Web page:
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Finance Bill: Updated profit fragmentation rules impacting UK Businesses

Finance Bill: Updated profit fragmentation rules

The rules on profit fragmentation have been updated to remove the additional notification requirements and introduce a new reasonableness test.


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On 7 November 2018, Finance Bill 2018-19 was published and we have highlighted some of the key measures in the last two editions of Tax Matters Digest. This week we look at targeted provisions in the bill to tackle tax avoidance arrangements implemented by UK residents involving the fragmentation of business profits with an overseas person. The new rules work by applying a number of tests which consider whether non-arm’s length arrangements have resulted in profits arising outside of the UK at a nil or very low tax rate, and may thereafter accrue to persons that have economic links to a UK individual. The rules largely follow the draft legislation that was published on 6 July 2018 alongside a consultation response document on the subject. However, the Finance Bill removes the onerous additional reporting requirements for businesses. The new rules apply for value transfers from 1 April 2019 for corporation tax, and 6 April 2019 for income tax.

When do the rules apply?

The rules apply where the following cumulative conditions are met:

  • There is a provision between a UK resident entity (for example, an individual or corporate body) and an overseas entity as a result of the relevant arrangements;
  • As a result of the provision, value is transferred from the UK resident entity to the overseas entity which derives directly or indirectly from the profits of a business chargeable to income tax or corporation tax;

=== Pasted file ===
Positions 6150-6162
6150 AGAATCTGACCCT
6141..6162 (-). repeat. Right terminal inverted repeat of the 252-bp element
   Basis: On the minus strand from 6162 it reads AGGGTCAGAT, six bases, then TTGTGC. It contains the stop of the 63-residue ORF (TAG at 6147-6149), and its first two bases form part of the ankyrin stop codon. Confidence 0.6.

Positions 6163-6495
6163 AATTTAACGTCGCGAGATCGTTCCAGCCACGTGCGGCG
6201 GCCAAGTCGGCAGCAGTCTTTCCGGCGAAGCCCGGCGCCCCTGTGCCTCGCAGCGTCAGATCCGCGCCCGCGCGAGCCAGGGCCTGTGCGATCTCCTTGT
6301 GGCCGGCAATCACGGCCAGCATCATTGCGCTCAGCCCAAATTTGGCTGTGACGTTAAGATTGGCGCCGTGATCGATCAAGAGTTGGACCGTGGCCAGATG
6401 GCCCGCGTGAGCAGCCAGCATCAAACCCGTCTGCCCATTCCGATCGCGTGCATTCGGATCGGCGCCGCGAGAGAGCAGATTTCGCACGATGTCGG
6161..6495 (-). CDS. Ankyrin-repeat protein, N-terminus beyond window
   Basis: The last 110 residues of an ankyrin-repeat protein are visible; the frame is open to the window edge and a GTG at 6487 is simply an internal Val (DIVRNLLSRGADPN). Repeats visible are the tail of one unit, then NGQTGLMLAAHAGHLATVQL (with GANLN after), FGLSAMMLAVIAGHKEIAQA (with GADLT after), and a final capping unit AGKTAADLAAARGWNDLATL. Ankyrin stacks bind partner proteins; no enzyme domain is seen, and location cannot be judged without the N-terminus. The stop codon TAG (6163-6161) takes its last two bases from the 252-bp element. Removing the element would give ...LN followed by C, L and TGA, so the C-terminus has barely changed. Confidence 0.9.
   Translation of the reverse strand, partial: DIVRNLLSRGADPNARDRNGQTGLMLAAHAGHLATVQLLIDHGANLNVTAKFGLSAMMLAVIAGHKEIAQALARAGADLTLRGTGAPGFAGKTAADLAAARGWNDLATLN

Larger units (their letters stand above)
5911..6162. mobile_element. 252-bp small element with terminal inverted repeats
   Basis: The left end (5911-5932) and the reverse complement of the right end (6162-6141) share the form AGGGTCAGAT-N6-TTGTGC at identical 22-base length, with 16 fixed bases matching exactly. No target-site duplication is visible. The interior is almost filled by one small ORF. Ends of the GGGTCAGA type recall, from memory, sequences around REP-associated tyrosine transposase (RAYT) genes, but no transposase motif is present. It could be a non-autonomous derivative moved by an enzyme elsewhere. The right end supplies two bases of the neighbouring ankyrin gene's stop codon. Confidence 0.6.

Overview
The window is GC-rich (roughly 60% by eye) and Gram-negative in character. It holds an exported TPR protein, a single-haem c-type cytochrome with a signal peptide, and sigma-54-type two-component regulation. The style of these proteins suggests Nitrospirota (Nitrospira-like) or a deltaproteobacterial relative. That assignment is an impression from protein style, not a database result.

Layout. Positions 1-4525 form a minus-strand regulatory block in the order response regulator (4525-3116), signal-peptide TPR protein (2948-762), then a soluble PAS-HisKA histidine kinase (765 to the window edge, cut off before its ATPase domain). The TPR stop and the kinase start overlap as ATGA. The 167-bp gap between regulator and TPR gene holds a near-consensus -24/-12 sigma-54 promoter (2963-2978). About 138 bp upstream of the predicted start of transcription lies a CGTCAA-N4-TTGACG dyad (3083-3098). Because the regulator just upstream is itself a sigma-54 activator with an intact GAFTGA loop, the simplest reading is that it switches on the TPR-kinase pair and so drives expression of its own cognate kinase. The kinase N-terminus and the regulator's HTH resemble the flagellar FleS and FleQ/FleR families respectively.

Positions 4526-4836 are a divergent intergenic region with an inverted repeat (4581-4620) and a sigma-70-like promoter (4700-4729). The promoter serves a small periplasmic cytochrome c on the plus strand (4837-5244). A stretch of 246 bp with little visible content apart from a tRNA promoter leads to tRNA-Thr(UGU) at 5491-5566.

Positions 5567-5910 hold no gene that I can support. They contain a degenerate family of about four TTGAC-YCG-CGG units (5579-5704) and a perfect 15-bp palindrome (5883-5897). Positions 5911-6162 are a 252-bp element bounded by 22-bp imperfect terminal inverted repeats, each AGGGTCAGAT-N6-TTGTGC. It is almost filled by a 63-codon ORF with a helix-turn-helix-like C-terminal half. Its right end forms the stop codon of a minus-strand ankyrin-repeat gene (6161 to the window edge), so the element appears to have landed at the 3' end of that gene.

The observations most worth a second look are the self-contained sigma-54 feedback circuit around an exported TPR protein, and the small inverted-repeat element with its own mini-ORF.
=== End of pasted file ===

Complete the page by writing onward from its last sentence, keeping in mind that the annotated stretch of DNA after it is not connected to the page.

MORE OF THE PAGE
• The value transferred is greater than an arm’s length price from a provision made between independent persons;
  • The enjoyment conditions are met in relation to a related individual; and
  • There is a tax mismatch.

The purpose of the rules is to effectively extend the scope of the UK transfer pricing rules to all UK businesses. For instance, the new legislation will apply to businesses which previously did not apply transfer pricing because they operated within scope of the SME exemption, or to certain situations where the participation condition is not met but where there is an individual which provides a link between the UK entity and the overseas entity.

Other considerations

An overseas entity includes an individual, company, partnership, trust or other entity or arrangement established outside the UK, and the related individual can be the UK resident entity, a member of a partnership of which the UK resident entity is a partner or a participator in a company which is the UK resident entity.

The enjoyment conditions are extremely broad and are based on the enjoyment conditions in the Transfer of Assets Abroad legislation. However the enjoyment conditions found in the profit fragmentation rules are potentially wider in scope.

There is a tax mismatch if there is:

  • An increase in tax deductible expenses or a reduction in taxable income by the UK resident entity;
  • The reduction in tax payable by the UK resident entity exceeds the increase in taxes paid by the overseas entity; and
  • the increase in taxes paid by the overseas entity is less than 80 percent of the reduction in tax payable by the UK resident entity.

Noteworthy changes from the draft legislation published on 6 July 2018 include:

  • A ‘reasonableness test’ has been introduced. The rules do not apply if it is not reasonable to conclude that the main, or one of the main, purposes of the arrangements was to obtain a tax advantage; and
  • There is no longer an obligation to notify HMRC of ‘potentially profit fragmentation arrangements’.

Double tax relief is available to prevent double payment of tax by reference to the same income or profits.

What is the result of meeting the conditions?

If the conditions apply then adjustments are to be made to the tax computations of the UK business which:

  • Relate to the relevant expense, income, profits or losses of the UK resident entity;
  • Are based on an arm’s length provision; and
  • Must be just and reasonable.


The new rules apply for value transfers from 1 April 2019 for corporation tax, and 6 April 2019 for income tax. This would include profits accruing after those dates on existing structures.

With the rules commencing directly following Q1 2019, UK businesses should self-assess their structures in order to determine whether these new rules apply. If you have structures in place that require review in light of the rules described above, please speak to your usual contact.


For further information, please contact Paul Harden

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